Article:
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2/24/09

Twins and Money. Part 2: How high could the Twins payroll go?

Yesterday I examined the relationship of the Twins' player salary payroll to their income, and compared it with what other teams in the league are spending. The conclusion is that the Twins were slightly below league average last year (they will be about league average this year.) Also, in the process of doing this, it was shown that the Detroit Tigers and Chicago White Sox are spending an exuberant amount of their revenue towards players salary, which suggests that fire sales of sorts and periods of non-contention might be looming in the very near future of these clubs.

The Twins have a lot of good young players, several of whom are at the league minimum or close to it. In a few years the Twins might be faced with tough decisions about keeping some of these players. How far could the Twins' payroll stretch, so they will be able to pay and keep their young talent (when it makes sense). I am trying to answer this question today.

back to the spreadsheet:



again:

Column A is the teams, column B is the "market size" (data from here; I am not using this value for any calculations; it is there just for reference and the teams are ranked according to that. This is the number of people who live in those metropolitan areas. Column C is the total market's personal income (i.e. how much money all the people in the Twin Cities metropolitan area make). Column D is the maximum allowable per diem the US government allows for the different metropolitan areas. This is used as an indicator of cost of living in the MLB markets. Column E is the ratio of the cost of living in a single market to the average, based on per diems (for some reason excel displayed that in one significant figure, but the calculations were done correctly, as you can see). I call this the "cost factor". Column F is the normalized market income, which is the market income in column C divided by the cost factor in column E. This should be a representation of what the whole market area has to spent, if the living expenses were equal among all markets. Column G is the total player salary payroll in 2008 (all figures are in USD, btw). Ignore column H, I am not using it. Column I is the total payroll as a fraction of the total income in the market area (multiplied by 100000 so the numbers are easier to look at). This could be used as one way to compare spending among teams (but I am not doing it; it would really over-complicate things). Column J is each team's revenue in 2006, as indicated above. Column K is the percent revenue spent on player payroll. This is the measure that I am using to compare how much different teams are spending on players.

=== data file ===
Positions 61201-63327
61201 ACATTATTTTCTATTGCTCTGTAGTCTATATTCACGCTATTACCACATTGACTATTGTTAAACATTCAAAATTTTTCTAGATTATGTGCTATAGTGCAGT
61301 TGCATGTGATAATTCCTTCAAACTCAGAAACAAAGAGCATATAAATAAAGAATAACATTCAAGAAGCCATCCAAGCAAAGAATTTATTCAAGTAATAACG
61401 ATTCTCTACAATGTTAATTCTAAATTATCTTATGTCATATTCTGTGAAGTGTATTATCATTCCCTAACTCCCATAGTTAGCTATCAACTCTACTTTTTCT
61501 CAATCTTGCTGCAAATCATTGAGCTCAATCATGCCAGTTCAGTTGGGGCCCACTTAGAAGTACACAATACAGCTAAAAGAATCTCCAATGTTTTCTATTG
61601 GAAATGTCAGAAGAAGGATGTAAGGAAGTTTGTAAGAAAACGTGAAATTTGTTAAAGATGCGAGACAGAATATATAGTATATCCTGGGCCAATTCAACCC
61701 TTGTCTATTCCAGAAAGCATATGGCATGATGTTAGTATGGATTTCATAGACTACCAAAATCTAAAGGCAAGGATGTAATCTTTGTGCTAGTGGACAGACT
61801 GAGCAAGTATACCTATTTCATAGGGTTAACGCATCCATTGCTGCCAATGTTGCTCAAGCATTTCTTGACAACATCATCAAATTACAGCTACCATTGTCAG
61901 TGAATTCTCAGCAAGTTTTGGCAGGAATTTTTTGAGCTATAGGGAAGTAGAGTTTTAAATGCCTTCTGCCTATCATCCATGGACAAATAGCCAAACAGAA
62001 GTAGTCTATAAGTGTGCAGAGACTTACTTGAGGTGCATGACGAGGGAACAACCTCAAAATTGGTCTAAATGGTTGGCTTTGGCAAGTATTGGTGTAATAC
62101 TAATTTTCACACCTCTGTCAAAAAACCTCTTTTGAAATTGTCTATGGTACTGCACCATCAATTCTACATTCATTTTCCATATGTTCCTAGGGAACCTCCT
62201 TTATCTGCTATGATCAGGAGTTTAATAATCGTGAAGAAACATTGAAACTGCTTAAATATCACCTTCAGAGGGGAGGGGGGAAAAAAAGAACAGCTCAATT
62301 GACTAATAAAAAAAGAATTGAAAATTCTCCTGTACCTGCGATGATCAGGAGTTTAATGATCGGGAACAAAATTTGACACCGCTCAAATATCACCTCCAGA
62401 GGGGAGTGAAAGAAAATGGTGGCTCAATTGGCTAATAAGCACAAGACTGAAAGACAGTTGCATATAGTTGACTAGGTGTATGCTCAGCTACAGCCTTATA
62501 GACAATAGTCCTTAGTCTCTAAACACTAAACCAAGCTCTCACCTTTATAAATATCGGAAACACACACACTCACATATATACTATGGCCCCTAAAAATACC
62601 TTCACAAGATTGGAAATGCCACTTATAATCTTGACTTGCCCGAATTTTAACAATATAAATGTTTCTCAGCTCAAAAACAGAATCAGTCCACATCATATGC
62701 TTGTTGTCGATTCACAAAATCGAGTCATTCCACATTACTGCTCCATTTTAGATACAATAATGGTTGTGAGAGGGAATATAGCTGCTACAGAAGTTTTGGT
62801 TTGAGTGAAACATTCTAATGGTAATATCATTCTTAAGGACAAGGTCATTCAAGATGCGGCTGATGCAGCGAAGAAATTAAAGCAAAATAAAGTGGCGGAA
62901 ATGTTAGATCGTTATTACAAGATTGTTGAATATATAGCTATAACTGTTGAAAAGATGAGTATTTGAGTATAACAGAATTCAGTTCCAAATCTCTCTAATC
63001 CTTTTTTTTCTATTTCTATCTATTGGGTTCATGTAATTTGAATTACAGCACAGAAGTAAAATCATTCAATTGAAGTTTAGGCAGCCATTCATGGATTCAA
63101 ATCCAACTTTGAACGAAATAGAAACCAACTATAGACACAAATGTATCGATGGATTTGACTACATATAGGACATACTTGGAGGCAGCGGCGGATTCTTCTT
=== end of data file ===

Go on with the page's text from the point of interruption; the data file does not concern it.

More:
The last column (L) is the team revenue divided by the total market income and multiplied by 10,000 (so the numbers are prettier to look). I call this the "market revenue capture". If I were a bit smarter when I created the spreadsheet I would had multiplied by 50,000 to give a rough estimate of how much of an American's (or Canadian's) family income is spent as a revenue to their home MLB team (you can do this mental exercise at home. The numbers suggest that every family in the MLB metropolitan areas, contributes an average of about $39 a year to its local MLB team's revenues.) Here are all the MLB teams ranked by market revenue capture (in italics are teams in multi-team markets) :